Sandra Findly has been named Director of the Dean’s Leadership Circle (DLC). The DLC is the fastest growing support group at the Merage School with more than 330 members. Findly, who had been managing the group along with her role as Director of Alumni Relations and Annual Giving, will now be solely dedicated to the DLC program.

Tony Hansford has been promoted to Assistant Dean of the Fully-Employed MBA Program (FEMBA). The FEMBA Program contributes significantly to the School's mission and is a market leader in a competitive southern California Fully-Employed MBA marketplace.

Jon Masciana has been promoted to Director of Fully-Employed MBA (FEMBA) Recruitment and Admissions where he will be responsible for the continued success of the FEMBA marketing, recruitment and admissions program.


New Faculty – The Great Just Got Better
Merage School adds seven new talented faculty members, adding to an already impressive teaching force.
Lucile Faurel Lucile Faurel joined The Paul Merage School of Business as an Assistant Professor of Accounting. Her teaching interests involve financial statement analysis, mergers and acquisitions, and financial accounting and reporting.
Sreya Kolay Sreya Kolay joined The Paul Merage School of Business as Assistant Professor of Marketing. As a member of the faculty she teaches core courses in the MBA curriculum including Intro to Marketing.
Alexander Nekrasov Alexander Nekrasov joined the Merage School as an Assistant Professor of Accounting. As a faculty member of the business school, he teaches financial statement analysis in the MBA program and a PhD accounting research seminar.
Christopher G. Schwartz Christopher G. Schwarz joined The Paul Merage School of Business as an Assistant Professor of Finance. As a member of the Merage School faculty, he will teach courses on Managerial Finance and Multinational Finance.
Professor Shivendu Professor Shivendu was appointed Assistant Professor of Information Systems for The Paul Merage School of Business. As a member of the Merage School faculty, Professor Shivendu teaches core courses in the MBA curriculum including Information Technology for Management.
Denis Trapido Denis Trapido is a faculty member of The Paul Merage School of Business, where he serves as an Assistant Professor of Organization and Management. In the Winter quarter of 2009, he will be teaching Organizational Analysis for Management in the full-time MBA program and Managing Organizational Behavior in the undergraduate program.
Yu Zhang Yu Zhang joined The Paul Merage School of Business as an Assistant Professor of Strategy. He will teach the MBA residential program in September 2008 and the Strategy core course next Spring.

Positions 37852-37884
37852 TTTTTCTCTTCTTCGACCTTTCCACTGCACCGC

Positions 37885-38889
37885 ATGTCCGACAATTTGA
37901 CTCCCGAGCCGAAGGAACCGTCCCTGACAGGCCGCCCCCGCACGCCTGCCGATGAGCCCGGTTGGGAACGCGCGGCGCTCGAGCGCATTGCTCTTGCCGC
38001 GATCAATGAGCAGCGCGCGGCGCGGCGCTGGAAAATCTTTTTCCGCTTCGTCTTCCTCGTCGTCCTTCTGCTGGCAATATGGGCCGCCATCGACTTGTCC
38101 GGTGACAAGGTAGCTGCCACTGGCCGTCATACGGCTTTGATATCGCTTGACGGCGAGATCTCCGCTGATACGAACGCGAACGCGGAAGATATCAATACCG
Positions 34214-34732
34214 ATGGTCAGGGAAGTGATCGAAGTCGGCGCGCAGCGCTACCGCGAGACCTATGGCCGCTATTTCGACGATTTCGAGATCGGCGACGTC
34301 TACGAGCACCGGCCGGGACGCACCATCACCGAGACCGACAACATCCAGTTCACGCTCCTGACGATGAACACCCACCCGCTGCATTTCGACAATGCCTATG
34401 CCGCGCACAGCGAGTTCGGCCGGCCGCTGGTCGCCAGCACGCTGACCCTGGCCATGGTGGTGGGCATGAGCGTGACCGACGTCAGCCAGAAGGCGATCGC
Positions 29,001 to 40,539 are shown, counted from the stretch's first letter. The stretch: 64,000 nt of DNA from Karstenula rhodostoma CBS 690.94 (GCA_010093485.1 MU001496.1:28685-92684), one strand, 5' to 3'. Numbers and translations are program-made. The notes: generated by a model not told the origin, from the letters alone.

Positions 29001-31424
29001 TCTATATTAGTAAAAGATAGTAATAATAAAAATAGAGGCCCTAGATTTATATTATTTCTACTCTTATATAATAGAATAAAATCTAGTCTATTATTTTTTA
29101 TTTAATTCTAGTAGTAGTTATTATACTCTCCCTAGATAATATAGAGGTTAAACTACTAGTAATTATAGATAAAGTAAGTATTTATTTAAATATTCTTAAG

Merage Doctoral Grad is Recipient of 2008 Heizer Award for Best Dissertation
Jennifer L. Woolley, PhD ’07, a Merage doctoral program graduate, was awarded the 2008 Heizer Award for Best Dissertation by the Entrepreneur Division of the Academy of Management. After being short-listed with four other dissertations, Woolley’s work titled, “Understanding Organizational Community Creation: The Nanotechnology Community,” was selected for the award.
    The principal focus of the Heizer Award is on research that deals with the founding, financing, management, growth, and development of high potential new ventures, with venture capital investing, or with corporate
Jennifer Woolley
entrepreneurship. The award was established to recognize and honor outstanding doctoral research in the area of New Enterprise Development.
Leading Business Schools Explore Merage Career Suite:
Career Training Modules Unique in Industry
Career Suite A groundbreaking new effort to develop and market the Merage suite of career management training modules, known as MBA Career Power™, has been launched at the Merage School. Nan Stothard, senior associate director of the Merage School MBA Career Center, and MBA Career Center Executive Director Tom Kozicki are leading this new approach to career planning.
    A dynamic set of training modules, MBA Career Power is designed
to help students develop an individual career marketing plan. The program provides students with a sophisticated base of knowledge and skills, including the development of an individual career marketing plan that offers advantages to students and universities alike. Because the program is online and self-paced, students can progress on their own schedule. No time is wasted on elements of career planning that may already be familiar. For universities, when students come in for career counseling and placement with this program under their belts, facilitators can assume a baseline of knowledge, saving considerable time and resources.
The Business of Building for the Future
To enhance the delivery of our high quality programs, compete with peer institutions, and continue to attract and retain the highest quality faculty and students, Dean Andy Policano set his sites on the development of a new building – the first new building to be built for the School since 1989.